Being able to confine and localize light in small volumes is of paramount importance in several scenarios, e.g., for sensing, data storage and processing. In finite-size open systems, however, any optical state is known to gradually lose its energy by coupling with radiation modes in the surrounding environment, resulting in finite oscillation lifetime. For this reason, light confinement is conventionally achieved by suppressing these radiation channels, “closing” the source region with reflectors or photonic band-gap materials. It has recently been pointed out that ideal optical bound states with infinite lifetime may also interestingly exist within the continuum of radiation modes in open unbounded 2D structures (photonic crystal slabs) [C.W. Hsu et al. Nature 499, 188 (2013)], in analogy with so-called “embedded eigenstates” in quantum systems [F.Capasso et al. Nature 358, 565 (1992)]. These setups however require infinitely large apertures. In recent works [1,2], we have shown that ideal light confinement can be surprisingly achieved also in finite-size three-dimensional open structures, even in the presence of compatible radiation channels.
Notably, we have theoretically demonstrated ideal light trapping with infinite lifetime in open metallodielectric nanocavities in the limit of vanishing material loss. It was previously shown that composite multi-layered nanoparticles may exhibit Fano scattering resonances, arising from the interference of different plasmon modes [F.Monticone et al. Phys. Rev. Lett. 110, 113901 (2013)]. Interestingly, we observed that, by varying the composition of plasmonic and dielectric materials, the resonance lifetime of these resonances can diverge at specific singular frequencies (a), as the coupling to free-space radiation is suppressed. This feature represents the fingerprint of an optical bound state with zero radiation loss – and therefore infinite lifetime – remarkably realized in an open system without altering the photonic density of states of the surrounding environment. Our investigations shed light on the generation and dynamics of these embedded scattering eigenstates existing within the radiation continuum (b). This phenomenon may lead to extreme light localization and enhancement, as the impinging energy is trapped in a self-sustained power flow within the open cavity (c-d). These findings demonstrate a fundamental mechanism for light confinement in open systems, enabled by plasmonic materials, with exciting possibilities for enhanced nonlinearities, thermal ablation, nanolasing, data storage and sensing.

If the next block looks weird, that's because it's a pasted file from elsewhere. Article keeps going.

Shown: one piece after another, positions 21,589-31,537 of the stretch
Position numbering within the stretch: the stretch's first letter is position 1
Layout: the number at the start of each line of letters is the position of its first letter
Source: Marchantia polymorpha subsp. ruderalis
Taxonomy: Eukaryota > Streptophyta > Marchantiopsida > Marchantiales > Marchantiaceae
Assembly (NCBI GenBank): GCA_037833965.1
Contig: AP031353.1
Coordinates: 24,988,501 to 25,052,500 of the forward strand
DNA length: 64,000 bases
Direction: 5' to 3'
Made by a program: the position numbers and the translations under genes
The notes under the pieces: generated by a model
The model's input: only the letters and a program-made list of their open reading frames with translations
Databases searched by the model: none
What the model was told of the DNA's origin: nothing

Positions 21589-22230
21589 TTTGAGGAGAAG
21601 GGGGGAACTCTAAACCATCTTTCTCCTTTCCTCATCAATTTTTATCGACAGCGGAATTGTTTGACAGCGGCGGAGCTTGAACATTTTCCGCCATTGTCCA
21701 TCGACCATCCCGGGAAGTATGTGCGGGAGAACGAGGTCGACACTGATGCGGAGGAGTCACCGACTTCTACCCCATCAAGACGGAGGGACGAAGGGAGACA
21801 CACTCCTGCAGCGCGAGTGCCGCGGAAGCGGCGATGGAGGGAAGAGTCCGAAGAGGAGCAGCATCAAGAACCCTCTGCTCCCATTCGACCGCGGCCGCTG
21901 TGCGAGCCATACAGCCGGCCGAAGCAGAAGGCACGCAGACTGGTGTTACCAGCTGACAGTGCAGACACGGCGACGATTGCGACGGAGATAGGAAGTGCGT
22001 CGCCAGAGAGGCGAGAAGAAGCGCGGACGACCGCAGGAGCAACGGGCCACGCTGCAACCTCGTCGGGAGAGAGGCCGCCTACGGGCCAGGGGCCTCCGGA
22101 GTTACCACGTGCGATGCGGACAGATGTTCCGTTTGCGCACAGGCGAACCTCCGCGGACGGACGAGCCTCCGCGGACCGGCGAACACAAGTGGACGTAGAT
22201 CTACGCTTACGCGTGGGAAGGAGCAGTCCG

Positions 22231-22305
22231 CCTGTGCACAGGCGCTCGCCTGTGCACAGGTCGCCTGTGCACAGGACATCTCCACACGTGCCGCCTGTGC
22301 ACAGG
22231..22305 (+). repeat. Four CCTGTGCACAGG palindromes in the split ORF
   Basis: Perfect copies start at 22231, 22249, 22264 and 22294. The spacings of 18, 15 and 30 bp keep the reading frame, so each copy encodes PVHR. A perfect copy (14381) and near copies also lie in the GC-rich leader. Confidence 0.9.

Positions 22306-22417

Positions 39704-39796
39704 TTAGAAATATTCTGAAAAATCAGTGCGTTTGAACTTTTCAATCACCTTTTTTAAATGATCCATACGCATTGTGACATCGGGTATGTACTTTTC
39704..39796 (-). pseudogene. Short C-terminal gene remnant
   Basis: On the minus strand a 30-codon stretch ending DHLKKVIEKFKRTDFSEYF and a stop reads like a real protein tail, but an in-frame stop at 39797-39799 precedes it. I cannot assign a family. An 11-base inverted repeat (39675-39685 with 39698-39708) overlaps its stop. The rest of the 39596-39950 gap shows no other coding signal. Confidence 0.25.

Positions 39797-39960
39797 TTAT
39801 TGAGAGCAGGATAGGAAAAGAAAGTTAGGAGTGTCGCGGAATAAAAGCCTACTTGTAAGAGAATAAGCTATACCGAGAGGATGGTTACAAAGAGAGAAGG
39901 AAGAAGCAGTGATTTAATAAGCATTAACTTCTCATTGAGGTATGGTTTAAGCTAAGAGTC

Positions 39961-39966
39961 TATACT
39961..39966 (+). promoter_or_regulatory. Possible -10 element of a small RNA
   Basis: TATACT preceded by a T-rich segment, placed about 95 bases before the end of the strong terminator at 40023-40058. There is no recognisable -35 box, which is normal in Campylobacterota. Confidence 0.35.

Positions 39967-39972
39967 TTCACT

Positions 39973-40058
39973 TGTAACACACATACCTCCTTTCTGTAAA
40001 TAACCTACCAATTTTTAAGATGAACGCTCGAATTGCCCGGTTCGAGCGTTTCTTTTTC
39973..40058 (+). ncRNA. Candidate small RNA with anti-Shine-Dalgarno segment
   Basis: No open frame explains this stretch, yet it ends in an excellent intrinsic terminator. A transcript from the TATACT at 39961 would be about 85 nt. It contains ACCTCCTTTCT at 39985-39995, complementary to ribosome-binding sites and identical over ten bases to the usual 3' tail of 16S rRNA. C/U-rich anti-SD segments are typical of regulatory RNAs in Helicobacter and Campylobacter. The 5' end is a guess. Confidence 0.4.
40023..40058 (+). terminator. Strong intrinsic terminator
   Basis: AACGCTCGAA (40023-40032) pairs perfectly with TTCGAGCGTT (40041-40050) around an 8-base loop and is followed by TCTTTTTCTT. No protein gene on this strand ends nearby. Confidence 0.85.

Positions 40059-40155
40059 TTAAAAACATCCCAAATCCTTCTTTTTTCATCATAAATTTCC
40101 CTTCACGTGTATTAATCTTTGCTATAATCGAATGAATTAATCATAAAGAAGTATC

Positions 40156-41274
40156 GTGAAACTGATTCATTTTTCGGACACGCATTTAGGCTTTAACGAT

(a) Scattering cross section for the composite nanosphere in the inset, as a function of wavelength and aspect ratio. Numbers denote disappearing Fano features, as their lifetime diverges. (b) Evolution of the complex eigenfrequency of the nanoparticle eigenmode 4, for different aspect ratios (insets: corresponding scattering spectra). An ideally bound state arises when its eigenfrequency becomes real. (c) Power distribution under plane wave illumination, at the embedded eigenstate frequency (right) and slightly off-resonance (left); (d) power flow distribution. From Refs. [1,2].
 F. Monticone, and A. Alù, “Trapping Light in Plain Sight: Embedded Eigenstates in Open 3D Nanostructures,” Forum for Electromagnetic Research Methods and Application Technologies (FERMAT), Vol. 6, No. 1, November 3, 2014. (web)
 F. Monticone, and A. Alù, “Embedded Photonic Eigenvalues in 3D Nanostructures,” Physical Review Letters, Vol. 112, No. 21, 213903 (5 pages), May 29, 2014. (web) [This paper has been selected as PRL Editor’s Suggestion].
 F. Monticone,and A. Alù, “Scattering at the Extreme with Metamaterials and Plasmonics,” in A Handbook of Metamaterials and Nanophotonics, S. Maier, K. Shamonina, S. Guenneau, O. Hess, J. Aizpurua, eds., World Scientific, in press.
 F. Monticone, and A. Alù, “Leaky-Wave Theory, Techniques and Applications: From Microwaves to Visible Frequencies,” Proceedings of the IEEE, Vol. 103, No. 5, pp. 793-821, May 26, 2015, (invited paper). (web) [The paper has been featured on the cover. A prolog by J. Esch, introducing our paper, has also appeared on the same issue].